From the voters’ perspective, this election has taken a turn for the worse. Unpredictability has morphed into a bizarre situation whereby Fine Gael and Fianna Fail appear to be denying or studiously avoiding the preference of the people. In a blizzard of polls, despite all the fracturing, the centre is holding by way of support for these two conservative parties. Yet, an alliance between them is so repugnant to both parties that it is declared to be off the menu.
Quite apart from arrogance, it is unhelpful to voters pondering options. After all, with a return to government in its current form now looking impossible, people are confused and increasingly frustrated by the prospect of a hung Dail or a crazy patchwork of small parties and independents.
The outgoing government was essentially a national government of crisis management. Although ideologically incompatible they did the job. Contrary to the FG slogan about “keeping the recovery going” people have concluded we are not out of the woods yet and at the mercy of unpredictable global shocks. The majority of the electorate is more cautious than all the parties and seem to be shifting herd-like to the stability of the centre. Those with Fianna Fail allegiance are back with the mothership. Of the leaders, Micheál Martin has performed best, as reflected in the support for Fianna Fail up several points to 23%.
People are recoiling from giveaways and unimpressed by false pledges. With such high level of distrust in mainstream politicians, many are leaning to independents. The unrelenting rise of the independents and small parties at 28% nationally and 41% in Dublin is a shock finding in the final Irish Times/Ipsos MRBI poll of the campaign.
This is a worrying trend. We need a stable, experienced administration to govern for the next five years to get back on our feet and see the recovery through, bearing in mind volatility in global markets, a possible Brexit, and a migrant crisis in Europe.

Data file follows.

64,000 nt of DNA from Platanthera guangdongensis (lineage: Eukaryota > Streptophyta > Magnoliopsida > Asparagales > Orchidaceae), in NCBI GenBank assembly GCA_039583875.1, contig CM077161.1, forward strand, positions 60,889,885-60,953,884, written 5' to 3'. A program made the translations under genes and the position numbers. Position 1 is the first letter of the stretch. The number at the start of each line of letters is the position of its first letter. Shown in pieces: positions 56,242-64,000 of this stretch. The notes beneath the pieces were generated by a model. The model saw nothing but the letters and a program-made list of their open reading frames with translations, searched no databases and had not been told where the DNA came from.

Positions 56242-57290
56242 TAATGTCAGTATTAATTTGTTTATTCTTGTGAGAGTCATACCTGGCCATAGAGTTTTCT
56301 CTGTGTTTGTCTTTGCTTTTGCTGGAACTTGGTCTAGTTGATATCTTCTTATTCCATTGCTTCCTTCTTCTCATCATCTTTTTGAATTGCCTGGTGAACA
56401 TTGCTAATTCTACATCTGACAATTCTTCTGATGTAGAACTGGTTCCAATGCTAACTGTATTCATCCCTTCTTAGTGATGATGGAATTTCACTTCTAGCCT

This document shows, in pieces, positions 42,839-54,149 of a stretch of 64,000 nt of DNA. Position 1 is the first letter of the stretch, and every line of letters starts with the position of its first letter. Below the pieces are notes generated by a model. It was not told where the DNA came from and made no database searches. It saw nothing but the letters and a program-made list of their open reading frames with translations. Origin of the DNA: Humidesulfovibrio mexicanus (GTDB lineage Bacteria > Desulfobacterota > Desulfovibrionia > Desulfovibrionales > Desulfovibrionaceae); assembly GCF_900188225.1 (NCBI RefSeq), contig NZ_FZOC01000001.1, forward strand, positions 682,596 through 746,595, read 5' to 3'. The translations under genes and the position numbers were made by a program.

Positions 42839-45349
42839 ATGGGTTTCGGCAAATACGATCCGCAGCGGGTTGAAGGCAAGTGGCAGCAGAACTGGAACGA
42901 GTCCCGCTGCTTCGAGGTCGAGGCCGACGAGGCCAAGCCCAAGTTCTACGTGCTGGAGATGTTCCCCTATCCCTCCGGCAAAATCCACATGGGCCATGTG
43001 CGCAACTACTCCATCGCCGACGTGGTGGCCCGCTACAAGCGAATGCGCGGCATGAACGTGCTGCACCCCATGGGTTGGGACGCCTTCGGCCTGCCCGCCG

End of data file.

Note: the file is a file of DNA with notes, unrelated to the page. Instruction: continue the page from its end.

Voting in a large number of independents does not contribute to stability, quite the opposite. For a government to be dependent on a large number of independents is a tyranny, unless they are a few solid types who remain “bought”. If FG and Labour were to form a government they would need at least 12 independents and maybe more. An unworkable prospect.
As Joan Burton correctly pointed out, keeping independents on side requires a profligacy in satisfying their every constituency whim. I remember the late Seamus Brennan’s chore of “minding” the four independents in the 1997/2002 government. God knows how much it cost the taxpayer to fund often unnecessary pet projects demanded by them and there is no transparency or accountability in such “deals”.
It is true that some independent TDs (and those from the smaller parties) are effective parliamentarians, raising legitimate issues often with great courage: people like Clare Daly, Mick Wallace, Catherine Murphy and Richard Boyd Barrett, to name a few. By their very nature, and political persuasion, they are protesters and activists, happier and more effective on the opposition benches. A strong Opposition is really important. Indeed a weak Opposition is a dangerous thing in a democracy, allowing poor governance to go unnoticed.
So with a couple of days to go, sentiment probably will harden. The final leaders’ debate on TV on Tuesday night will be crucial. Those drifting towards independents and undecideds may shift one way or the other. All agree the country needs a stable government for the next five years. In each of the last general elections there have been late and decisive swings. The two big parties, now neck and neck, owe it to the electorate not to play games. Both should be honest and indicate that they will respect the people’s preference however it falls. Time to bury the hatchet, move from fixed positions and put country before party.
Liz O’Donnell is a former Progressive Democrats politician and minister of state, who represented Dublin South as a TD from 1992 to 2007.
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